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CHIEF RISK REWARD OFFICER - WHAT’S IN A NAME?
“Write about models” a close personal friend urged. “Everyone loves models, of one type or another.”
In business we all need to make a profit in a sustainable manner, to verify that the contribution we make in our chosen arena has validity. Doing it right the first time reduces costs, adds to the sense of legitimacy and promotes an air of satisfaction within the operation. It’s good for team morale and serves as a platform for greater challenges.
Let’s look at business risk or compliance models, call them what you will, in plain language, (given the target audience), without reference to complex formulae. Models have to be legislation compliant including, amongst others, King III and the 2008 Companies Act.
It’s all about the emphasis though, which manifests itself in the company culture. Some aspects of the two hypothetical extremes are highlighted; more factors could be added. Before proceeding, please note that risk tolerance does not always partner customer-centricity; many permutations arise in real life. The linkage is being used in this article as a space saving mechanism:
Model 1 – Risk averse / organisation-centric.
Model 2 – Risk tolerant / customer-centric.
Model 3 – Risk / Customer neutral or ambivalent.
Corporate Governance came into being because there is an international need to prevent further power abuses, both major and minor. Corporate SA now has an opportunity to polish its image, to be the quintessential model citizen, in more ways than one.
Is there better way though? Are refinements possible within the current system?
The King III guidelines are some of the best available so far. I favour the model 2 manifestation described above, as it is more likely to achieve the legislated aims and quickly adapts to further legislation, such as the 2008 Consumer Protection Act due for implementation in October 2010. I would prefer to be their customer or staff too. The difference is not so much in the structure though, it’s in the attitude. Extinction behaviour, ignore it and it will go away, works on people and opportunities, but not risks.
Call it tinkering if you like but the positive side of risk management is rarely seen or acknowledged. A quick and simple way to remedy this situation is to change the title of the Chief Risk Officer (CRO). Chief Risk Reward Officer is a more apt descriptor. You could probably think of an even better title. It immediately gives licence to the incumbent to deliver on a broader range of business options and clearly demonstrates to internal and external parties a more healthy, balanced portfolio approach.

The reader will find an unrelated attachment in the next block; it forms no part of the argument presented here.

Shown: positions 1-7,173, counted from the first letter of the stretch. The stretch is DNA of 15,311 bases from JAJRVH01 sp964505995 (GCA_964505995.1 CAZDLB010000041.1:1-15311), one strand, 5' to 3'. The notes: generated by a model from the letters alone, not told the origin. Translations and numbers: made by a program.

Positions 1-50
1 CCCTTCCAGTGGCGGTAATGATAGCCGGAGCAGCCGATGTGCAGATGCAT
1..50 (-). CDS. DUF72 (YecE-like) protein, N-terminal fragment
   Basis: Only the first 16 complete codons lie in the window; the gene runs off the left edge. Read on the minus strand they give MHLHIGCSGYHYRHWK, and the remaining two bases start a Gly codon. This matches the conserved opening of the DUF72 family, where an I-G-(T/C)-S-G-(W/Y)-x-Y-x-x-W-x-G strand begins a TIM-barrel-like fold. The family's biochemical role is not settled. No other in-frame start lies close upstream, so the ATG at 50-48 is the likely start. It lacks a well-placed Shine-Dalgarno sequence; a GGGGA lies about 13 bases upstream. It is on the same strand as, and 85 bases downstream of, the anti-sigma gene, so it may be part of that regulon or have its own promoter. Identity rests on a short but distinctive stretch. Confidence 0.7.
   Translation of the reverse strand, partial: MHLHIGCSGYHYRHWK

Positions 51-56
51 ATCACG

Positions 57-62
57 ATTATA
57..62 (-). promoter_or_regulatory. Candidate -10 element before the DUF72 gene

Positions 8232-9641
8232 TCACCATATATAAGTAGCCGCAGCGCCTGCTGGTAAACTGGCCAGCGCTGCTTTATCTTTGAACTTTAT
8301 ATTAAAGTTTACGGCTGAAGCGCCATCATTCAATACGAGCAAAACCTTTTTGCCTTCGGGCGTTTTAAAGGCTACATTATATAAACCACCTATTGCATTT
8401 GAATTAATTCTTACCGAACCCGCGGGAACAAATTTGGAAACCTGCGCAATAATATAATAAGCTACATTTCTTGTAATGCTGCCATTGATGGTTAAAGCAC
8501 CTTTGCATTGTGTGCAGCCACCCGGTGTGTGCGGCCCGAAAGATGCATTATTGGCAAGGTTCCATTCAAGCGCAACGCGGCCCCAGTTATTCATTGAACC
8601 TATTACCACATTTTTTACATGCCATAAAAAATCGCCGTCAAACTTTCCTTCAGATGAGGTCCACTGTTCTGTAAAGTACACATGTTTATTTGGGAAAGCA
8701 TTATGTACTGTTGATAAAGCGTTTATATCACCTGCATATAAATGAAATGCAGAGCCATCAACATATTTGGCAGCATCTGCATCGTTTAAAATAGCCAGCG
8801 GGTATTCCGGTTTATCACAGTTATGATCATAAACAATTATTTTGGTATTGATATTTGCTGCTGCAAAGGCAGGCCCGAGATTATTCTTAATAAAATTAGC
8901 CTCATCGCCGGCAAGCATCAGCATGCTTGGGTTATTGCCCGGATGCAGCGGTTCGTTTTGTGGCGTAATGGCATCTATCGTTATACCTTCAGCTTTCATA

It is also more realistic for the business to have a cost centre with an income and profit potential. It would be a more attractive prospect for candidates too.
Before closing, I believe that there will be an onus on private equity and non-profit business to demonstrate controls, including risk management, to those who deliver the annual audit or audit review opinion on your ‘going concern’, even though these two business entities are specifically excused from some of the provisions of the 2008 Companies Act.
So which model will you adopt to comply with King III, the 2008 Companies Act and other new legislation? Will you miss the business opportunities that come your way because of your structures, titles, attitudes or some other distraction?
... “ART is an authorised Financial Services Provider”
Supplier of Risk Management services to the 2010 world cup South Africa
Paul Brightman - Alternative Risksmiths and Traders (Pty) Ltd. Short name - ART.
Cell : +2783 708 3634 Work : +2711 646 2777
11, Taylor Rd, Greenside, Johannesburg. Code: 2193.